Google Proposes Stock Split, Germany Stays Firm On iCloud Push Ban, B&N Launches Night-reader Nook

Breaking news from your editors at Fast Company, with updates all day.

YouTube Extends Partner Program Reach. YouTube has extended the reach of its YouTube Partner program to 20 countries. This means anyone from those countries who wants to make money off videos on YouTube (and has monetized one already) can access tips to expand the reach of their audience. —NS


–Updated 2:30 p.m. EST

Facebook Updates Addresses With Usernames. Facebook is making a few adjustments to its user URLs, to top off everyone’s home page addresses with a custom username. If you haven’t picked a vanity URL yet, Facebook will assign you one, which will also double up as the first bit of your Facebook email address. This change will kick in over the next few weeks, before which you will still be able to custom-pick your username. –-NS

French Designer At Work On Apple’s Upcoming Project. Design at Apple has always been a big deal. Famous French designer Philippe Starck has now said in a radio interview that a “big project” that he’s been working on with Apple that’s “quite revolutionary” will be out in another 8 months. While this makes good sense given Apple’s obsession with aesthetics, for now it’s not at all clear what that product will be, or how enormous its implications are. –-NS

–Updated 12:00 p.m. EST

North Korea Rocket Launch Fizzles. North Korea stuck its neck out yesterday, and, in violation of UN Security Council regulations, launched a long-range rocket. Its flight was short-lived, though–the rocket broke apart and fell into the sea a few moments after liftoff. But that was time enough to raise a fair amount of international alarm. —NS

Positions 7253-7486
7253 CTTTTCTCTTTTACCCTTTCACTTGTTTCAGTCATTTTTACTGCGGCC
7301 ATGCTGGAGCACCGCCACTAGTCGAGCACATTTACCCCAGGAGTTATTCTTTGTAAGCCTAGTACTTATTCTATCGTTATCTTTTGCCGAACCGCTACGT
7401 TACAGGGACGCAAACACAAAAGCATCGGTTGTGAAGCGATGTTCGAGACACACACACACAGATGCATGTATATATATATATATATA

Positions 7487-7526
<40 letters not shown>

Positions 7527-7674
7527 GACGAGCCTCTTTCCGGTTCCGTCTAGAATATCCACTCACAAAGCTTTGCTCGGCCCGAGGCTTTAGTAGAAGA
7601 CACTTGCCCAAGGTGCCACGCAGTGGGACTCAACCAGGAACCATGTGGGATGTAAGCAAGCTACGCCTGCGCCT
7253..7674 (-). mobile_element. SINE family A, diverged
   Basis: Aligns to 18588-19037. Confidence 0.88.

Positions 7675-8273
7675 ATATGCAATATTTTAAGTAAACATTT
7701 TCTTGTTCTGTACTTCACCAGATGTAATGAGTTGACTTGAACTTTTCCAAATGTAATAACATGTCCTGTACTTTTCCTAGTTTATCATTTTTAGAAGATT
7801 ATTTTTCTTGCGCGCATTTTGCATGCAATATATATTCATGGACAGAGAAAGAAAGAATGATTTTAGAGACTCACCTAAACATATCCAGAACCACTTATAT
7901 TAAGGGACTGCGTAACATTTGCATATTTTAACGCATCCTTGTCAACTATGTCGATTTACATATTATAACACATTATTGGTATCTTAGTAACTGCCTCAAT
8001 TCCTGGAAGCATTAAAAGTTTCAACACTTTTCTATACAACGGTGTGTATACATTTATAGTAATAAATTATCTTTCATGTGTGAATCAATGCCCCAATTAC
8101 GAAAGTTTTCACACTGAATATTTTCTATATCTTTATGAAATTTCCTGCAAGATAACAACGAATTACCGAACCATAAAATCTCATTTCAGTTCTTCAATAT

Google Proposes Stock Split. Google announced Q1 results yesteday, revealing $10.65 billion in revenue (a 24% increase year-on-year) and a profit of $10.08 per share (a shade higher than the $9.64 analysts had predicted). The company also announced a stock restructuring plan involving a 2-for-1 stock split, which would create a non-voting class of share. This ultimately means cofounders Larry Page and Sergey Brin would maintain control of the company. —NS

Germany Stays Firm On iCloud Push Ban. Germany has upheld its decision to ban Apple’s suspend notifications for iCloud and MobileMe users, due to a patent lawsuit filed by Motorola Mobility. Apple first suspended the service in February, while lodging a complaint with the EU about Motorola’s patent practices. Thanks to additional complaints from Microsoft–Motorola petitioned to ban the sale of the Xbox and other products–the EU is now investigating Motorola. –-NS

Barnes & Noble Launches Night-time Nook. B&N’s newest Nook is a reader built for the dark, letting pre-snooze readers comfortably flick through their bedtime reading after the lights are out. The reader, costing $136, comes with GlowLight front-lit tech that’s easier on the eyes, and is supposed to not disturb others sleeping next to you. —NS

–Updated 7:30 a.m. EST

[Image: Flickr user krossbow]

Yesterday’s Fast Feed: Facebook Expands Downloadable Archive, Microsoft Cloud Tech For 7 Million Indians, Sony To Spend $926 Million On Makeover, and more!